One of the themes we have been active in discoursing over the past few years involves the conflicts of interests in order routing. Our discourse has focused on the wisdom of the “maker-taker” exchange pricing models, the nuts and bolts of algo order routing, as well as the plumbing of smart order routing. In general one has to question at least the wisdom of increasing the opportunities of increasing numbers of destinations and market players “touching” order flow as it makes its way to public and displayed markets.
This morning we would like to direct your attention to an article on the Tabb Forum written by Chris Sparrow, called The Teenage Order. He discusses TCA, and its value as it evaluates the parent order slicing off child orders that are sent to be executed. He makes some great points. In considering a VWAP algo, where the parent order is the large order in its entirety, and the intraday slices are the child orders, he notes that this works well in a single venue execution environment (think centralized exchange- which is a notion of yesteryear. He goes on to say, however, that in our modern multiple market execution environments, such simple TCA is lacking. It is lacking because the VWAP algo no longer sends child orders to a single venue, but rather to a smart order router (SOR), which in turn sends its own child orders to a myriad execution venues.
We diagram that process to look like this:
Sparrow goes on to acknowledge the dangers of being subject to “latency arbitrage”, a topic we have covered in the past:
For example, if we want to measure the ability of a router to capture visible liquidity, then it is important to distinguish between situations in which one venue is accessed versus situations where several venues are simultaneously accessed. The algo (strategy) may determine that it needs to buy 1,000 shares actively and issue a marketable order that it sends to a router. If there are more than 1,000 shares available at a single venue at the best price, the router may send a single child order for 1,000 shares to that venue and avoid latency arbitrage.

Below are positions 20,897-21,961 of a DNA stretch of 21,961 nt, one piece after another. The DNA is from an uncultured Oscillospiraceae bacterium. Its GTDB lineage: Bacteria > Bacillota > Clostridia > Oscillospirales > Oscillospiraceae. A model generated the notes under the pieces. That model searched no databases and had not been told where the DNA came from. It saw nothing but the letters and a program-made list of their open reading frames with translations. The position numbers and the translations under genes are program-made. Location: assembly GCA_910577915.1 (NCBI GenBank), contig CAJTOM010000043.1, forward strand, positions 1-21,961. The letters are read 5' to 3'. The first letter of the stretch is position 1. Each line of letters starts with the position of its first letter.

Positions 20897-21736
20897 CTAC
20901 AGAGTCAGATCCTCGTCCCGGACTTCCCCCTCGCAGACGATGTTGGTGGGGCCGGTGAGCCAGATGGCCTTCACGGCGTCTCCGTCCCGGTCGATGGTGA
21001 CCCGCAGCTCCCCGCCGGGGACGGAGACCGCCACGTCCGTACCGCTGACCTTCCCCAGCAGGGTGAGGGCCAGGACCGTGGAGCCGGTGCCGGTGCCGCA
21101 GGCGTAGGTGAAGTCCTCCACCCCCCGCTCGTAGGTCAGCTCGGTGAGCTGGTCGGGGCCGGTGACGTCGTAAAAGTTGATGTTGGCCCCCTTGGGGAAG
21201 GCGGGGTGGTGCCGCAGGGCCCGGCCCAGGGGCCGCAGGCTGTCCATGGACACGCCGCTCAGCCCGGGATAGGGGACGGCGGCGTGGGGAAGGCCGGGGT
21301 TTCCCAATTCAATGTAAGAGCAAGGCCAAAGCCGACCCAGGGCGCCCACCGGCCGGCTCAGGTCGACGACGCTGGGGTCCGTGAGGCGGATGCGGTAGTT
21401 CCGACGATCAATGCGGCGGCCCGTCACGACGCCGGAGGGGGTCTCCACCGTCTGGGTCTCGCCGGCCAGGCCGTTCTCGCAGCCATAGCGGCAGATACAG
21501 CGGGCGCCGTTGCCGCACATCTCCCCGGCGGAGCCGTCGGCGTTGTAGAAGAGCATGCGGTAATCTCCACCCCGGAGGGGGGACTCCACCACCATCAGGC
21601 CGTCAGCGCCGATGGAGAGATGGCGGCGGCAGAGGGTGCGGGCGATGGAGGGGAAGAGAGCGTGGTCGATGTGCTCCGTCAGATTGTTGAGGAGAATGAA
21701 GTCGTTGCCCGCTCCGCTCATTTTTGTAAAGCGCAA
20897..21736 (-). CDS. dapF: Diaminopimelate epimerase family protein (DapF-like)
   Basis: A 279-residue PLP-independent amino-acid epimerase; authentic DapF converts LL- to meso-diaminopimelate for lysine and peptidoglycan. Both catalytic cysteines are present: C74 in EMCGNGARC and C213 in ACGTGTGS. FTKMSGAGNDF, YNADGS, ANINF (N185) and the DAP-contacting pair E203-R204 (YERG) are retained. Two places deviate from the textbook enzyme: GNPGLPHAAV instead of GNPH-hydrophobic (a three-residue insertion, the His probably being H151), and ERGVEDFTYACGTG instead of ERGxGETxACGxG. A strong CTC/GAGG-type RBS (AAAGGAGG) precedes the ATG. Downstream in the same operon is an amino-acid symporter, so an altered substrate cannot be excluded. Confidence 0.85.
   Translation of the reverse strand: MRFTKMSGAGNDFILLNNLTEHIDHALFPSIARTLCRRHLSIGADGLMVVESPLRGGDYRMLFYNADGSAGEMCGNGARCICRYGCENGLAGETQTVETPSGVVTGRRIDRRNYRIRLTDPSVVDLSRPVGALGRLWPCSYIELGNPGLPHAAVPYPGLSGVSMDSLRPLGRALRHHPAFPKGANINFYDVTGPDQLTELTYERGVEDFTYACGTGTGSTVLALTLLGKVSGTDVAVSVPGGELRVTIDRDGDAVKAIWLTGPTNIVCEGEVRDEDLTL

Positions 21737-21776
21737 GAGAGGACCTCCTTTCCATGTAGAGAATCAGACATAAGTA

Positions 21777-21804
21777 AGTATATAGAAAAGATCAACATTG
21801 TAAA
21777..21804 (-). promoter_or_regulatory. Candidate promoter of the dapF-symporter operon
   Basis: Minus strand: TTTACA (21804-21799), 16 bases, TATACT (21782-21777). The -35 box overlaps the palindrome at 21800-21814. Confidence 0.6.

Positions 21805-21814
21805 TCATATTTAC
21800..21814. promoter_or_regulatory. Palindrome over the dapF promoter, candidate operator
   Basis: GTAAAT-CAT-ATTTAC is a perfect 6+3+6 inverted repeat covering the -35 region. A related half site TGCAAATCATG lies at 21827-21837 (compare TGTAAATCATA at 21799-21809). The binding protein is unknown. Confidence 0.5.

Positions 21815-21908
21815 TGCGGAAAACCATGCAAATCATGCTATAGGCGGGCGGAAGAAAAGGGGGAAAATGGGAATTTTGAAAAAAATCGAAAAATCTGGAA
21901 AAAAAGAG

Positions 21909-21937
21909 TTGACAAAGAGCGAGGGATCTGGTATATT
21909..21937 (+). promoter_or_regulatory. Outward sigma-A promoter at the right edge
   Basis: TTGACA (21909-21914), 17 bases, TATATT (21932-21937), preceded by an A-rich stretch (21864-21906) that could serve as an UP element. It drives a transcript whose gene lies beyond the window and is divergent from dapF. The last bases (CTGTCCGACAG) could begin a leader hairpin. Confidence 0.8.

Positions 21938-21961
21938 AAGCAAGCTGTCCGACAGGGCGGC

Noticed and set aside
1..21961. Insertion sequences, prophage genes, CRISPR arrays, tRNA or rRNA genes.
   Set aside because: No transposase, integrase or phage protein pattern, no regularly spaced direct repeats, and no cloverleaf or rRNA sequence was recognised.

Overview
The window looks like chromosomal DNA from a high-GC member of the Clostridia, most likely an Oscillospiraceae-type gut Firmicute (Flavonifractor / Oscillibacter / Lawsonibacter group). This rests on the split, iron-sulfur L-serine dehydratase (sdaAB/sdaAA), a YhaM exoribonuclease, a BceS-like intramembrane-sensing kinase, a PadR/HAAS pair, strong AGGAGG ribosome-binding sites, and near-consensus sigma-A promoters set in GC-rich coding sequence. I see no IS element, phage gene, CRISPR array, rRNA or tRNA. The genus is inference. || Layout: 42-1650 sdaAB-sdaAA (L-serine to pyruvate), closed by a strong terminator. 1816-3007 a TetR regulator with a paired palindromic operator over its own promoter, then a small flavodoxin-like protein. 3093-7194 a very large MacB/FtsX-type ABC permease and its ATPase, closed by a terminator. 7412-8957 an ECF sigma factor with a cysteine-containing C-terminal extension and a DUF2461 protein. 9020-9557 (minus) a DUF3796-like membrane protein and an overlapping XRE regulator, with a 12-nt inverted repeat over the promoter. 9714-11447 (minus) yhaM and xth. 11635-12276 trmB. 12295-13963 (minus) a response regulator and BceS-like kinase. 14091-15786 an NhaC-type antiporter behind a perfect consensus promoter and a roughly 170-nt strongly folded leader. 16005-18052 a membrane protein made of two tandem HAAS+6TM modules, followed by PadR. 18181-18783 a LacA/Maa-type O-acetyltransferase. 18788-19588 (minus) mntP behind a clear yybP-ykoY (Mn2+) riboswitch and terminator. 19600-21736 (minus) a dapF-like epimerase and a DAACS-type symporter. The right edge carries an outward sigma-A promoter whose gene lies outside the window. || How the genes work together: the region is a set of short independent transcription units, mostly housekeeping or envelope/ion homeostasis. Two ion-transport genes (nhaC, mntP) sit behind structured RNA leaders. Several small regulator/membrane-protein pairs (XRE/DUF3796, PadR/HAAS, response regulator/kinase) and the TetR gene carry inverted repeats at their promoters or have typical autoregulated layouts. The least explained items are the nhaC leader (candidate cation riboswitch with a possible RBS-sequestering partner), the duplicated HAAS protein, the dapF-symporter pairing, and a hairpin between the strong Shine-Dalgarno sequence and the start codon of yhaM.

Alternatively, if there are five venues each with only 200 shares at the best price, then the router may send five child orders, one to each of the venues displaying the best price. An analysis of router performance should treat these two scenarios separately.
There is a much higher probability of being subject to latency arb and missing shares in the second scenario than in the first.
The article is a good one, as it lays out why we all need to be thinking about how our orders touch the market place. The architects of our modern markets have made it needlessly complex, not to mention treacherous for each of us, for their benefit and not ours.
Understanding each of our specific processes is the first step to correcting them to avoid the sweaty handshakes we desperately wish to avoid.